Jacobs and deWitt previously collaborated on the 2011 film “Terri,” a soft-hearted dry comedy about a bullied teenager. Here, the tone is more arched, the language more stylized, and viewers may find this self-awareness off-putting. “French Exit” exists in one of my favorite movie subgenres – it’s a Sad, Rich, White People movie – but the characters are aware of their sad state and eager to comment on it wryly. As Frances’ future looks particularly bleak at one point, she points out to her best and only friend, Joan (a lovely Susan Coyne), that she knows she’s a cliché, and that she is from okay with that because it kind of makes it timeless. “French Exit” takes place these days, but its characters seem frozen in time decades ago, with their use of payphones and postcards to make awkward fumbles towards human connection. A literary, eccentric version of New York creates a strong vibe here, even when the characters are packing for France by title.
A choppy impulse has animated the film from the start, as we watch Frances snatch her teenage son, Malcolm, from his leafy boarding school out of the blue. “What do you want to do?” she asks with a conspiratorial glint in her eyes and just the slightest smirk. “Do you want to leave with me?” We are immediately addicted to his playfulness as well as his indifference to what other people think. Fast forward several years, and Malcolm (an intentionally bland Lucas Hedges) is now a curvy 20-something who is secretly engaged to this longtime girlfriend (Imogen Poots). Frances, a widow for some time now, comes to the harsh realization that she has blown through the family’s immense fortune. “We are insolvent,” she informs her son, managing to stretch the word to four syllables as she sips wine and sharpens knives alone in the dark kitchen. She’s so broke that her check for $ 600 to pay the housekeeper bounces.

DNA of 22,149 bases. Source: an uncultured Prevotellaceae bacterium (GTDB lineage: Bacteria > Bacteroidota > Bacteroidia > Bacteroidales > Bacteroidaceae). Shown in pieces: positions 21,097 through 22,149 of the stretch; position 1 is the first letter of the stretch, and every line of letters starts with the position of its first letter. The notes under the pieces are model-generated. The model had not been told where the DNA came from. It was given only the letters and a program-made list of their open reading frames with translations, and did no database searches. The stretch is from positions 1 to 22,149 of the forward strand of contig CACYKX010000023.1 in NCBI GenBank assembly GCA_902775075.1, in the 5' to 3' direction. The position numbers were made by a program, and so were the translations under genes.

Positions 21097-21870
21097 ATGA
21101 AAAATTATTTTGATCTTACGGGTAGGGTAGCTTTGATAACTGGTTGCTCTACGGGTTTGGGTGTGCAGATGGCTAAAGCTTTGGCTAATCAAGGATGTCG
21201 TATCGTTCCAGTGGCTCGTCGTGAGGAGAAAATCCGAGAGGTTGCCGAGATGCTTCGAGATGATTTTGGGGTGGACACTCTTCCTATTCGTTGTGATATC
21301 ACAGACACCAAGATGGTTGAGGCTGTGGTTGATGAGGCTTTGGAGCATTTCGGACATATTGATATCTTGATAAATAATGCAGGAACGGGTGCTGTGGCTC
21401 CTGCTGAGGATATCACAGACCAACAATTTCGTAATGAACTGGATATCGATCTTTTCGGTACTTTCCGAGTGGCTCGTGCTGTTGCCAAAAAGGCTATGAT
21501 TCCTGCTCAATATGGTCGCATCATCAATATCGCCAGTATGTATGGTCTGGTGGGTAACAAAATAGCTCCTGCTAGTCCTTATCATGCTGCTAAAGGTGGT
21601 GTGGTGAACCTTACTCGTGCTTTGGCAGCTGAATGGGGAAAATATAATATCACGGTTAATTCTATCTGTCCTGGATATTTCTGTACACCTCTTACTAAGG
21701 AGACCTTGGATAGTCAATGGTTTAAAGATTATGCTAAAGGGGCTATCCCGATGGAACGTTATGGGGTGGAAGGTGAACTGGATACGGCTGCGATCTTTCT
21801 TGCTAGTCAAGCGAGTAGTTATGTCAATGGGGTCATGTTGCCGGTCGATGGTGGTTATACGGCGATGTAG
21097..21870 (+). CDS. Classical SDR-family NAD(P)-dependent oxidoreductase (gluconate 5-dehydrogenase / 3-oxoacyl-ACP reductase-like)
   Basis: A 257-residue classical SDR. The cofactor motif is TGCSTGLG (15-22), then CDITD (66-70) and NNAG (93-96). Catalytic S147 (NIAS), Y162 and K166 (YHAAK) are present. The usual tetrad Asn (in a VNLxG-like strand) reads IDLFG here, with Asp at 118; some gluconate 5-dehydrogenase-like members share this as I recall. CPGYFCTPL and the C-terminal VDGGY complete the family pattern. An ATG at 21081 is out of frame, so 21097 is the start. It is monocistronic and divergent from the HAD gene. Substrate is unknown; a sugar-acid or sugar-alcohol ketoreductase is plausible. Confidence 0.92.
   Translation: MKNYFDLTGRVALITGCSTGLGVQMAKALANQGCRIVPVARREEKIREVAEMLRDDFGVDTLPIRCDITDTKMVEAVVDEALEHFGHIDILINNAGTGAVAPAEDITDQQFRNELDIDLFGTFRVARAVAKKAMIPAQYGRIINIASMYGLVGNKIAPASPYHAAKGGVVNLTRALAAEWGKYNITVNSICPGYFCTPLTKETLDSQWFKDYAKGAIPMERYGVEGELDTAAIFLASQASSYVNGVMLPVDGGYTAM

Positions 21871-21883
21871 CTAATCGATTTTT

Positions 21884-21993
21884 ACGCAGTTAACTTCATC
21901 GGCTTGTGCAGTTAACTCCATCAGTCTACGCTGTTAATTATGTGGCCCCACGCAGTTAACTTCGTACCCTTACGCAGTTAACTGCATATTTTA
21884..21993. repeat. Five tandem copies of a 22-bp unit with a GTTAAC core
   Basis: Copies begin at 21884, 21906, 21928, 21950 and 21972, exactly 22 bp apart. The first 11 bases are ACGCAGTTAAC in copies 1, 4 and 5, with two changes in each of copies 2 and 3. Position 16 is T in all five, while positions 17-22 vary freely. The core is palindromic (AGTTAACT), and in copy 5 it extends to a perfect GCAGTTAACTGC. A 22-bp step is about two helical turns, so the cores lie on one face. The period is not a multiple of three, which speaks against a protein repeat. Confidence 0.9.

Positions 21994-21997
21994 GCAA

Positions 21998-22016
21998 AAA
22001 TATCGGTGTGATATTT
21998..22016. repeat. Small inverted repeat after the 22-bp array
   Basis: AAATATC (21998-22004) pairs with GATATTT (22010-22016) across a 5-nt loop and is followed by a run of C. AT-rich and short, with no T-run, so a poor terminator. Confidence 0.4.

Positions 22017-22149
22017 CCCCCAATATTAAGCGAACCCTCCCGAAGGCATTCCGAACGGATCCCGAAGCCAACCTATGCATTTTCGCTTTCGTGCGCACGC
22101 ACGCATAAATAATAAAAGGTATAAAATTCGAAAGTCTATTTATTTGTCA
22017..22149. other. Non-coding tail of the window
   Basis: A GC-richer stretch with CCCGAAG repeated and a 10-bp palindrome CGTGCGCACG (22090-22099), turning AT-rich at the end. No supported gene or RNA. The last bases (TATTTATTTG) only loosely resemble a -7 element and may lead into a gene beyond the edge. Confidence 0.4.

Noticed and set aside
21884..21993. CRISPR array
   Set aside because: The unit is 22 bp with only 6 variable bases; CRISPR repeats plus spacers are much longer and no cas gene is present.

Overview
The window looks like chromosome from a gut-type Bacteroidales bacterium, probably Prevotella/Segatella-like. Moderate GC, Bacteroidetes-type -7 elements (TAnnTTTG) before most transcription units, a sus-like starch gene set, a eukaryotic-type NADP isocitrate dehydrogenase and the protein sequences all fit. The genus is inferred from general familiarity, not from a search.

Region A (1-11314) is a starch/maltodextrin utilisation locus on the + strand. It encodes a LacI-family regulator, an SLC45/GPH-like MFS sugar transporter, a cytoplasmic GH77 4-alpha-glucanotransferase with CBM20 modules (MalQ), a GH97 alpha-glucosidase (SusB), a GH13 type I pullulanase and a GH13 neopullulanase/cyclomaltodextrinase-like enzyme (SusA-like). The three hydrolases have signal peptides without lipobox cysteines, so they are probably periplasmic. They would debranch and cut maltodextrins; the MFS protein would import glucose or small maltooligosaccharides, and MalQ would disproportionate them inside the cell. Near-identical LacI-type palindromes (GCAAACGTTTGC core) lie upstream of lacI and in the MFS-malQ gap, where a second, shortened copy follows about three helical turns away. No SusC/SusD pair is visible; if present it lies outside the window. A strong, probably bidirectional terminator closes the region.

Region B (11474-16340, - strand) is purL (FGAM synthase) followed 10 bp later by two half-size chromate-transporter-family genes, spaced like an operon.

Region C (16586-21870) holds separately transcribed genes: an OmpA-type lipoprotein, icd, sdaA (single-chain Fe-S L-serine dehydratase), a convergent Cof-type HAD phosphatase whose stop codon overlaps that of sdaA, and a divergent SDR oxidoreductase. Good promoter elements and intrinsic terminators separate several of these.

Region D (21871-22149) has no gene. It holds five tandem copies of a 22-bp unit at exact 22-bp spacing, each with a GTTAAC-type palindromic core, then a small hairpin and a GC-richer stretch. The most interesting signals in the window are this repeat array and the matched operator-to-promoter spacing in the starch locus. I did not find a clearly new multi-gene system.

But Frances is fortunate enough to escape both the misery and the scrutiny she undergoes when Joan offers to let her and Malcolm stay in his empty apartment in Paris. “Getting out of New York is the thing, honey,” she tells Frances on Bloody Marys at a Tony restaurant. And so, after Steven Soderbergh’s cruise comedy “Let Them All Talk,” we have yet another movie in which Hedges plays a aimless young man accompanying an older relative on a transatlantic journey. The family’s black cat, Small Frank, also accompanies the journey, which has an intensity in his green-eyed gaze that suggests he fully understands what is going on around him. (And the great Tracy Letts, Jacobs’ “The Lovers” co-star who ultimately provides the resonant voice of Small Frank, is woefully underutilized. It could have been a wall-to-wall talking cat and I would have been everything. Strongly agree with that; furthermore, the surreal nature of such a notion would fit in perfectly with the film’s increasingly insane sensibility.)